But how can “we” “give a stance”?
The question is certainly not a purely technical one and by no means limited to theater; and it is all the more topical, especially since Brecht’s experiments did not lead very far, mired not only in political hostility from the outside, but also in internal contradictions. The question of “giving a stance” problematizes the emergence, transfer and transformation of knowledge; it goes to the foundations of knowledge production and thus – even more pointedly and ambivalently in today’s setting of cognitive capitalism – substantially also to the foundations of production as a whole.
The emphasis on the concept of production here stands, first of all, for a concrete and clear positioning: we cannot understand our work in the course “Vertiefung Theorie” at all as Vermittlung, impartation, “media-tion”, thus placing ourselves as teachers in the middle between a static form of knowledge as object on the one hand and those to be taught as subjects on the other. In this paradigm, these kinds of student “subjects” would be considered one-sidedly only in the sense of “subordinates” under the impartation as instruction, empty vessels waiting to be filled by instructing “imparters”. For its part, knowledge filled up in this way would be treated as a fixed magnitude, immovable, immutable.
In 1984, in his last lectures entitled La Courage de la Verité, Michel Foucault distinguished multiple forms of truth discourses (from antiquity), of which three can be seen as figures of imparting knowledge: “the prophet”, “the wise man”, and “the teacher”, introduced here in reverse order, present themselves as a strongly male-gendered typology. All three modalities of imparting knowledge center around a specific type, who embodies knowledge and represents the center of a hierarchical relationship of impartation.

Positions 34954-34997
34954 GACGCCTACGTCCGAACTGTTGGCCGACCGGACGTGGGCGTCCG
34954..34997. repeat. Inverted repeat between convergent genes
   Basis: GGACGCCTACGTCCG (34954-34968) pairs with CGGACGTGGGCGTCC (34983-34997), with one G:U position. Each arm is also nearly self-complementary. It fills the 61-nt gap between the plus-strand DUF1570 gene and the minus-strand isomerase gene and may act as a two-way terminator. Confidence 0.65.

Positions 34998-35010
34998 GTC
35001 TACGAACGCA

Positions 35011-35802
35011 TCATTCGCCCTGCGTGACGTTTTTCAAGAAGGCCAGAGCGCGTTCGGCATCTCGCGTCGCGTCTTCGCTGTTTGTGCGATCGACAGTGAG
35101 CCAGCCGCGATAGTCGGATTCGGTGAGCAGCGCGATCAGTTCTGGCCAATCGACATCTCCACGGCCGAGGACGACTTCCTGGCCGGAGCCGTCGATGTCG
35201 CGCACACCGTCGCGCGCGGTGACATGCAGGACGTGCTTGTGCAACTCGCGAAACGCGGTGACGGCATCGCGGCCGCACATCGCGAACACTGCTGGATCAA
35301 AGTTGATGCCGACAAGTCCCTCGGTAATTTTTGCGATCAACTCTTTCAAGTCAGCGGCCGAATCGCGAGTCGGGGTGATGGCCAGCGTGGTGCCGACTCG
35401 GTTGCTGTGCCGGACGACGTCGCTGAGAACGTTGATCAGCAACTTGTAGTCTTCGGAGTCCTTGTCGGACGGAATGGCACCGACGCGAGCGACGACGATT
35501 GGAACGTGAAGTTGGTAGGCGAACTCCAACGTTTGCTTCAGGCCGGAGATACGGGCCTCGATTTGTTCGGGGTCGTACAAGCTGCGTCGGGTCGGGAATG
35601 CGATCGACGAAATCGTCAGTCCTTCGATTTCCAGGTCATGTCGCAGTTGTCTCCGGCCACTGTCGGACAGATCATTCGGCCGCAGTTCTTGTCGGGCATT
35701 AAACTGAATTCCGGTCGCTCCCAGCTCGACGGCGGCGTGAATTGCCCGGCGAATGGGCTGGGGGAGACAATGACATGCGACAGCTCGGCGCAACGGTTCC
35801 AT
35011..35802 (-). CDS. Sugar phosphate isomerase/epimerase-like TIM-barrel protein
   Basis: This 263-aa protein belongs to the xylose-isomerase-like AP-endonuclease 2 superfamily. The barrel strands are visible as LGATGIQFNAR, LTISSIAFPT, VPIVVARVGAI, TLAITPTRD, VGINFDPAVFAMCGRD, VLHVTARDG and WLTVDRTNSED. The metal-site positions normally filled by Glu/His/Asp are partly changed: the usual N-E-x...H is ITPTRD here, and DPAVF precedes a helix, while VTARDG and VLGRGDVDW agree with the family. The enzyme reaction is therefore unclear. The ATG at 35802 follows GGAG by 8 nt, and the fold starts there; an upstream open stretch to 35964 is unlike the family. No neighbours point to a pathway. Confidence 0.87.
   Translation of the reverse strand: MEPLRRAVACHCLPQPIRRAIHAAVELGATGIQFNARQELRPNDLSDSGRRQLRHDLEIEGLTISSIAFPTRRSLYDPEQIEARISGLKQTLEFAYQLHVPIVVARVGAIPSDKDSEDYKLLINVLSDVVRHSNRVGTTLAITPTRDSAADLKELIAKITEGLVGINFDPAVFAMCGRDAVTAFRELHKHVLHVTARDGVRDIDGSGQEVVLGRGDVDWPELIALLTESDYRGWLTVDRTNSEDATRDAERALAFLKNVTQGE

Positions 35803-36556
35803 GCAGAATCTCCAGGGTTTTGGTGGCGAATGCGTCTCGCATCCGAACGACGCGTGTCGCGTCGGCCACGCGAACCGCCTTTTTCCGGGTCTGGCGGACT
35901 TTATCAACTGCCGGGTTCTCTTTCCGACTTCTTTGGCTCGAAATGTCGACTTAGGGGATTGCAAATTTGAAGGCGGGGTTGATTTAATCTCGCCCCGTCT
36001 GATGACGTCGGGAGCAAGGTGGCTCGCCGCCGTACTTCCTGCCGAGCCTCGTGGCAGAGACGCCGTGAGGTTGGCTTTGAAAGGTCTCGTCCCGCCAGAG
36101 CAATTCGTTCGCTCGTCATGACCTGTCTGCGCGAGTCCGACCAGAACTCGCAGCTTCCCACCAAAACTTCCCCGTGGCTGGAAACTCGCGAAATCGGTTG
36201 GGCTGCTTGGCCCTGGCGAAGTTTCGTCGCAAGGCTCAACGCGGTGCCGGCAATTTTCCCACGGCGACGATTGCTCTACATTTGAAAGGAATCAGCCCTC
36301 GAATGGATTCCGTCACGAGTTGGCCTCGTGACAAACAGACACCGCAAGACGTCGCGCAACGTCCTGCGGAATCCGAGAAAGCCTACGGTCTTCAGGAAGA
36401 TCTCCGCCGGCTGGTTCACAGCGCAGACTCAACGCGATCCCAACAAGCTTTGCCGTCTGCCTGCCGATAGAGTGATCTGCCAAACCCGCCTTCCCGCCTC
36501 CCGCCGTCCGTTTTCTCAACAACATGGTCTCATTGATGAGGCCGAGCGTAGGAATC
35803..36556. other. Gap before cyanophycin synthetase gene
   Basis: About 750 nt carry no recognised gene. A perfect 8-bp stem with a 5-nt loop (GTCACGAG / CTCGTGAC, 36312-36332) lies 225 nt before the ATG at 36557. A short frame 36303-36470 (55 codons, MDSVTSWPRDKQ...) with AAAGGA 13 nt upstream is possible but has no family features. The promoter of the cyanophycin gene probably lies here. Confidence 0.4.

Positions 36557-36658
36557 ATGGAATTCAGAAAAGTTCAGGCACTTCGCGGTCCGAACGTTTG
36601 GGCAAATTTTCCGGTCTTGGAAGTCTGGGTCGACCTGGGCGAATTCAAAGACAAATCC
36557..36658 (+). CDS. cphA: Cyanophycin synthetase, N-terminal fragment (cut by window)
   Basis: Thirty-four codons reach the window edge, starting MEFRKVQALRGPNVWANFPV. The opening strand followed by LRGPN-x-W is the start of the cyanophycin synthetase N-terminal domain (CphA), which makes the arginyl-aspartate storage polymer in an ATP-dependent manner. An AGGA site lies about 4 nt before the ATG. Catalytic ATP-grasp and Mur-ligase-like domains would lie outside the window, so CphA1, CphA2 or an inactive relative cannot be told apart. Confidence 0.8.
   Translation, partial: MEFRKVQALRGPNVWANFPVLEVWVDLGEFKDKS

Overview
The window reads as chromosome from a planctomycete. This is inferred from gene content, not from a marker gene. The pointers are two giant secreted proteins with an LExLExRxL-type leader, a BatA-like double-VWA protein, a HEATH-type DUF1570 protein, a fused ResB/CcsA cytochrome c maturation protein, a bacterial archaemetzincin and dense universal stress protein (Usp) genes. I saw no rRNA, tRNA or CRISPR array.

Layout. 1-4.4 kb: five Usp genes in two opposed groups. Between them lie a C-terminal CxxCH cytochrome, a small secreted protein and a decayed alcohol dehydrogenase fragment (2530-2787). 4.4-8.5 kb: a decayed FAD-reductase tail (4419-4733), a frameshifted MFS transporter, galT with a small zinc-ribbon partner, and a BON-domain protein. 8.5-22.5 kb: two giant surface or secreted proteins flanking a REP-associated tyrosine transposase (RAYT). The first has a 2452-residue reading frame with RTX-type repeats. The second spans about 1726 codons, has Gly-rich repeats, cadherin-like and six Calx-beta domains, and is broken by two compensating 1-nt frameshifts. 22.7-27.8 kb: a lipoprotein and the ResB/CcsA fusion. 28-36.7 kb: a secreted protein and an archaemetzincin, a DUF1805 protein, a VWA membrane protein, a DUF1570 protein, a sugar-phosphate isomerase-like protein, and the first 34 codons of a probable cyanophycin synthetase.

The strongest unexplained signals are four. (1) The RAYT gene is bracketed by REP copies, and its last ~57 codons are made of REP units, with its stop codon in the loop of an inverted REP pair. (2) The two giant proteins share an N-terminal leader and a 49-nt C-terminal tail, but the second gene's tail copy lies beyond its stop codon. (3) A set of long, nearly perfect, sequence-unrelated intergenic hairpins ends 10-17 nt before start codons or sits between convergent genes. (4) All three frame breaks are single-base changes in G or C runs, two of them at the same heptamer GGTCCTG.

First the type of “the teacher” as an expert. This involves a knowledge that is understood as techne, as an ability embodied in a practice. In this mode of embodiment knowledge is owned, passed on from one to another as property, from teacher to pupil in a long chain of tradition, in a hierarchy of generations and a uniform, static order of knowledge. In this order a rigid striation and separation of the various techniques and disciplines takes place – in the art academy, for instance, sublated in a clear division and thus emphasis on the classical techniques of visual art. Instead of reinforcing the bond of filiation and severing the bond of the disciplines, following Foucault the point is to develop a rhetorical practice that seeks conflict and transversal exchange beyond the boundaries of traditions and disciplines.